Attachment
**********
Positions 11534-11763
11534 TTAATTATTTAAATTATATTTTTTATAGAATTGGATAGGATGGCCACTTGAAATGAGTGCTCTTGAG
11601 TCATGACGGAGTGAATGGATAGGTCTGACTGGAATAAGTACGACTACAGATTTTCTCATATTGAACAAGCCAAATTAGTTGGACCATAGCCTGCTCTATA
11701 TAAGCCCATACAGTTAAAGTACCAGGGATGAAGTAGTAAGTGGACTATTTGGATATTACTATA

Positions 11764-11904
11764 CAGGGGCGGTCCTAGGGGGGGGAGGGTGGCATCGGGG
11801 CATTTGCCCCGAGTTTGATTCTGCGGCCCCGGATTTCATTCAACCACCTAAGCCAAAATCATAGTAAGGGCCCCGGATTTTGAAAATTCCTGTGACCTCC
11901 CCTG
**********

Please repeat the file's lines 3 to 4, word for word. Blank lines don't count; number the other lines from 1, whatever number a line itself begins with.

11601 TCATGACGGAGTGAATGGATAGGTCTGACTGGAATAAGTACGACTACAGATTTTCTCATATTGAACAAGCCAAATTAGTTGGACCATAGCCTGCTCTATA
11701 TAAGCCCATACAGTTAAAGTACCAGGGATGAAGTAGTAAGTGGACTATTTGGATATTACTATA